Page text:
Chairman Candidates: A Study in Contrasts

Chairman Candidates: A Study in Contrasts

Voters will choose between "tax and spend liberal" and "dangerous ideologue."

Of the dozens of debates Gerry Connolly and Mychele Brickner have done together, few resembled last Wednesday's contest in front of seniors of Madison High School in Vienna. Connolly, the Democratic candidate for chairman of the Board of Supervisors, and Brickner, his Republican opponent, traded blows in front of some of the county's newest voters. Unlike the adult debates, where the format is more staid and audience members listen quietly, this one featured loud laughs, jeers, and applause. The reaction led the candidates to take potshots at each other and exposed how far apart their positions are.

Brickner slammed Connolly for his financial ties to developers, which she said cause conflicts of interest when he is faced with land use cases."

Connolly shot back: "I hope we all know what the meaning of the word slander is because we've just heard it," as the audience erupted in a chorus of cheers and boos.

After the debate, students commented on the tone of the candidates' remarks.

"I thought that they focused on ripping each other more than they did on actual issues," said senior Paul Droke.

"They were a bit on the aggressive side but that goes on in debates," said Omar Shafqaat.

AS THE CAMPAIGN to replace outgoing Board Chairman Kate Hanley (D) enters its home stretch, voters who showed up at the debates, forums, meet and greets, candidates nights and other events have found that the two hopefuls have little in common.

To Brickner, Connolly is a classic tax-and-spend liberal, who has no reservations about raising homeowner taxes every year to pay for a bloated county government.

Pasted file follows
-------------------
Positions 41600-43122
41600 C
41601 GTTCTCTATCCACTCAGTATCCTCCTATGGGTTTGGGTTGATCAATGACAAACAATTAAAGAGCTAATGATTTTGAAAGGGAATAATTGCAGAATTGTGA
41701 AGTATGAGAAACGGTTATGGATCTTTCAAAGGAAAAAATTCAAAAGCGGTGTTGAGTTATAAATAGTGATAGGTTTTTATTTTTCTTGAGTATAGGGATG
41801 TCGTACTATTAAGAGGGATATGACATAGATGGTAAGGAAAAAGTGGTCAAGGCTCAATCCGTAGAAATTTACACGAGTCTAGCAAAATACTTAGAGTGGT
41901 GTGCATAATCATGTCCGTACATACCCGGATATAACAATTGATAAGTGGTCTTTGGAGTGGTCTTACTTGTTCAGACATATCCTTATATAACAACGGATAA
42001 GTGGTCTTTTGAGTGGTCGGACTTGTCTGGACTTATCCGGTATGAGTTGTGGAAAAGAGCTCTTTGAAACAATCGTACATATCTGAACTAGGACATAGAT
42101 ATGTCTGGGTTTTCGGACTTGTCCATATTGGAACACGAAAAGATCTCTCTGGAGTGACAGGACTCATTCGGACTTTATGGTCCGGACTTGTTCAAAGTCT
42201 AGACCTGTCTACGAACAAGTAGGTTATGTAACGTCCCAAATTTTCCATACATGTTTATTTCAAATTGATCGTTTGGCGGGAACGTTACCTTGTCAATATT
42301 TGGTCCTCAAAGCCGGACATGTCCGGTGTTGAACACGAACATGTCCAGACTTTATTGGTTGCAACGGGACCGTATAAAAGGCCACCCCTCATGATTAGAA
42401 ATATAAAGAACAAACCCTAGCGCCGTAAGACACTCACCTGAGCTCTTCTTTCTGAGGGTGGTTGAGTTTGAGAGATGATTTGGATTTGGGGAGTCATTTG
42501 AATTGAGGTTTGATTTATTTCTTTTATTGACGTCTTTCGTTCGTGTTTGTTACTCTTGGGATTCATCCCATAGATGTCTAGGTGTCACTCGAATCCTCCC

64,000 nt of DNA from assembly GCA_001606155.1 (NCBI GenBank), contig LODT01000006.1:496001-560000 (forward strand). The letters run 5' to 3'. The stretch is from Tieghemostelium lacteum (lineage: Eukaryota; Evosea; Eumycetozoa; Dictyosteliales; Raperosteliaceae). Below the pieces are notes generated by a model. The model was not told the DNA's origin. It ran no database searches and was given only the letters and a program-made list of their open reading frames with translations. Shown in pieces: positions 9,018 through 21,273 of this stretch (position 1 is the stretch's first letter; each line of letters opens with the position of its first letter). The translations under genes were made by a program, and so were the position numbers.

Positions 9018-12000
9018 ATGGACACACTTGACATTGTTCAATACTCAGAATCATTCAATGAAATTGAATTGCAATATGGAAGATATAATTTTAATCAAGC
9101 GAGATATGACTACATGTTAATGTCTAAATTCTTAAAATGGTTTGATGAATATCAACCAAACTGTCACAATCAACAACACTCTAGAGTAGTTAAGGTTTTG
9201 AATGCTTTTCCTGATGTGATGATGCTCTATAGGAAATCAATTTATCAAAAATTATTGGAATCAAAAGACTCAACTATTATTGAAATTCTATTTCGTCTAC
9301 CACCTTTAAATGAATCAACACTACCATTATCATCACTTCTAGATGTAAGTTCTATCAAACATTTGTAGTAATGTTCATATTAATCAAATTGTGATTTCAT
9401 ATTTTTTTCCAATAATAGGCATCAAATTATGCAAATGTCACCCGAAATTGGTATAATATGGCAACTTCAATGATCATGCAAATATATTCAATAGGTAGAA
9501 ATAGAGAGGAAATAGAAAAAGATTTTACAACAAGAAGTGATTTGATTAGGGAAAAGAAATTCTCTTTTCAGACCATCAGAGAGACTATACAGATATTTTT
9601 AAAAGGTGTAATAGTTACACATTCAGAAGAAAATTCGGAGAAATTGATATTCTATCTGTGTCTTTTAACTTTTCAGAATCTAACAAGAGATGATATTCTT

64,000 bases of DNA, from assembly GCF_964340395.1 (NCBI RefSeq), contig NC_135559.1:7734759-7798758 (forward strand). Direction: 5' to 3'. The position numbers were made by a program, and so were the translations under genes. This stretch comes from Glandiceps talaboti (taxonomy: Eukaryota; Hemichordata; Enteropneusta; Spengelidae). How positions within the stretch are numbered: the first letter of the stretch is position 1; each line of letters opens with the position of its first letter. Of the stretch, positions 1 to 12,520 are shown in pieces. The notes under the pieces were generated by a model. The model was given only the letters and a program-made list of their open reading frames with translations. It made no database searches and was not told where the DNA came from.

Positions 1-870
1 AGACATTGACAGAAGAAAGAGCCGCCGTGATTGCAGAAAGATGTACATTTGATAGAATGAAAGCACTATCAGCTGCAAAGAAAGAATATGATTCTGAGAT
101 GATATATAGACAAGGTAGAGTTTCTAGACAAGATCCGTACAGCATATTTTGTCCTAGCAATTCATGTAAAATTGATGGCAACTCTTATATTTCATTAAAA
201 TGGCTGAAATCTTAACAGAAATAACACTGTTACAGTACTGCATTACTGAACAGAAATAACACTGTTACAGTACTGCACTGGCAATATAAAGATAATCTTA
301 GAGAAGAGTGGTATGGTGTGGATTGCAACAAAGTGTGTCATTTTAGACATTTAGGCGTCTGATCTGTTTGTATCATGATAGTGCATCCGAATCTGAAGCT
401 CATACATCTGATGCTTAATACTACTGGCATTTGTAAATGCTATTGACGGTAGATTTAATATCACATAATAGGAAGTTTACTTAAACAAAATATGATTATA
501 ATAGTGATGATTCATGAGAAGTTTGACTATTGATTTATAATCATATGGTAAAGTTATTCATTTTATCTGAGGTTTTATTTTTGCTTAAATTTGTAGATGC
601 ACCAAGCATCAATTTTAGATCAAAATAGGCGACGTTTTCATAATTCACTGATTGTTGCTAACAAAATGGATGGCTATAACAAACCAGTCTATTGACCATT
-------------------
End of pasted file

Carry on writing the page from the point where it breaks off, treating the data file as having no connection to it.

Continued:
"He basically wants a blank check for the next four years," she said, adding that the blank check for the last four years produced a 53 percent increase in real estate taxes.

But Connolly said he is working towards "genuine homeowner tax relief."

He has called Brickner's pledge not to raise property taxes more than 5 percent annually a "risky gimmick" while reminding voters that the high real estate taxes have brought county services with them.

"We want to build on the investments we've made," said Connolly. "Why would we want to throw away the incredible things we've built with a risky gimmick?"

To Connolly, Brickner is a dangerous ideologue whose conservative positions on social issues make her unfit to be the county's public face.

"Those are not mainstream Fairfax values and I believe Fairfax County voters are just not going to choose a book banner to be chairman of the board."

During her eight-year tenure on the School Board, Brickner has voted to remove books from school libraries after parents complained they were inappropriate for the grade level they were being assigned to.

Brickner has also said she would not support expanding the county's human rights ordinance to include sexual orientation. Every year, the county asks the General Assembly to allow localities to ban discrimination based on sexual orientation and every year, the General Assembly rejects the county's request. Connolly said he has "led the effort against discrimination based on sexual orientation."

But Brickner said the issue "would not rise to a priority for me."

"We already have a policy against discrimination. I don't see a need to add in additional categories."